'Murder hornet' mania reveals dangers of fearing insects and spiders

In the U.S., a culturally rooted animosity and ignorance toward bugs can be harmful to both them and us.
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Toxics

Lead from Notre-Dame fire discovered in Parisian beehives

University of British Columbia researchers Kate Smith and Dominique Weis and a team of scientists found that honey from hives downwind of Notre-Dame had lead concentrations on average four times higher than samples collected in nearby suburbs, and up to three and a half times higher than the typical amount for Parisian beehives before the fire.

www.nytimes.com
Toxics

Paris beehives trace Notre-Dame's toxic fallout

Bees can act as tiny pollution detectors, say researchers, who found higher but still safe lead levels in honey gathered downwind of the cathedral.
www.indystar.com
Toxics

Indiana solar developers plant flowers that could help save bees

Solar developers across Indiana are leaning into a nationwide trend that could help declining populations of butterflies and bees: planting flowers.
www.theguardian.com
Toxics

Halve UK pesticide use to save insects, say conservationists

The use of pesticides in the UK must be at least halved to reverse steep losses in insect abundance and boost the natural world that depends on them, according to a report.

www.theguardian.com
Biodiversity

‘Murder hornets’: race to protect North America's honeybees from giant invader

Scientists and apiarists fear that, if permitted to spread unchecked, the hornets, which feast on honeybee larvae, could have disastrous consequences for tens of thousands of hives.

www.nytimes.com
Toxics

Blowing bubbles to pollinate flowers

Researchers in Japan have developed a soap bubble-based pollination method that is as effective as doing it by hand.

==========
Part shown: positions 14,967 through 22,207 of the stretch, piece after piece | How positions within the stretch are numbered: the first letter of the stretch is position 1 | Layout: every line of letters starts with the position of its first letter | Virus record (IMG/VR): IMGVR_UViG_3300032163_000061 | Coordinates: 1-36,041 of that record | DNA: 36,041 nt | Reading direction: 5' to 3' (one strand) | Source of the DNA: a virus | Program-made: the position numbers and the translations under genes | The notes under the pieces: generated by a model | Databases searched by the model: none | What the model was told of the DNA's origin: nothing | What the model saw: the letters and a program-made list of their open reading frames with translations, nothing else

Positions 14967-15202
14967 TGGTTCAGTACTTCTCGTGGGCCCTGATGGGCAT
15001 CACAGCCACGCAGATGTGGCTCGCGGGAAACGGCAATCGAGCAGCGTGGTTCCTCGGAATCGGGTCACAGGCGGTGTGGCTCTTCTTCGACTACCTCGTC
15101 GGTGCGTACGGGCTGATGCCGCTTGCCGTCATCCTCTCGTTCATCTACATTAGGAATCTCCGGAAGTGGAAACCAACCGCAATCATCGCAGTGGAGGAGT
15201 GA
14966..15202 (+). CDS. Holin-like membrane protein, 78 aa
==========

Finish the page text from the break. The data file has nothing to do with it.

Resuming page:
ensia.com
Biodiversity

From beetles to butterflies, scientists and landowners are working to bring endangered insects back from the brink

Insects play an important role in the well-being of people and ecosystems — and people have a vital role to play in insects' well-being, too.

www.newscientist.com
Toxics

Bees force plants to flower early by cutting holes in their leaves

Hungry bumblebees can make plants flower up to a month earlier than usual by cutting holes in their leaves, which may help them adapt to climate change.

www.reuters.com
Toxics

EU to halve pesticides by 2030 to protect bees, biodiversity: Draft

The European Commission is seeking to halve the use of chemical pesticides by 2030 to halt the decline of pollinators, in a plan likely to draw criticism both from those urging a phase-out of the substances and from farmers who say crop yields will suffer.
time.com
Climate

What Slovenia could teach the world about saving bees

As the climate crisis threatens bee populations around the world, Slovenian beekeepers see an opportunity to be more than just stewards of a beloved tradition.

Toxics

What’s bad for bees could be bad for marine life, too

Preliminary research shows that a popular insecticide hampers arthropods in the ocean.

www.nytimes.com
Biodiversity

Tracking the Asian giant 'murder' hornet: A deadly pest has reached North America

Sightings of the Asian giant hornet have prompted fears that the vicious insect could establish itself in the United States and devastate bee populations.
Toxics

Bill to give local control over pesticide gets endorsement from pollinator advocates

Advocates for pollinators and sustainable agriculture have endorsed a bill to permit Colorado localities to regulate the use and application of pesticides, which current state law largely prohibits.

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Stranded whales and dolphins offer a snapshot of ocean contamination

"Many of the chemical profiles that we see in cetaceans are similar to the types of chemical profiles that we see in humans who live in those coastal areas."

Cutting forests and disturbing natural habitats increases our risk of wildlife diseases

A new study found that animals known to carry harmful diseases such as the novel coronavirus are more common in landscapes intensively used by people.

The President’s green comedy routine

A token, triumphal green moment for a president and party who just might need such a thing in an election year.

Diversity and community focus: The future of science communication

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Cutting edge of science

An exclusive look at important research just over the horizon that promises to impact our health and the environment

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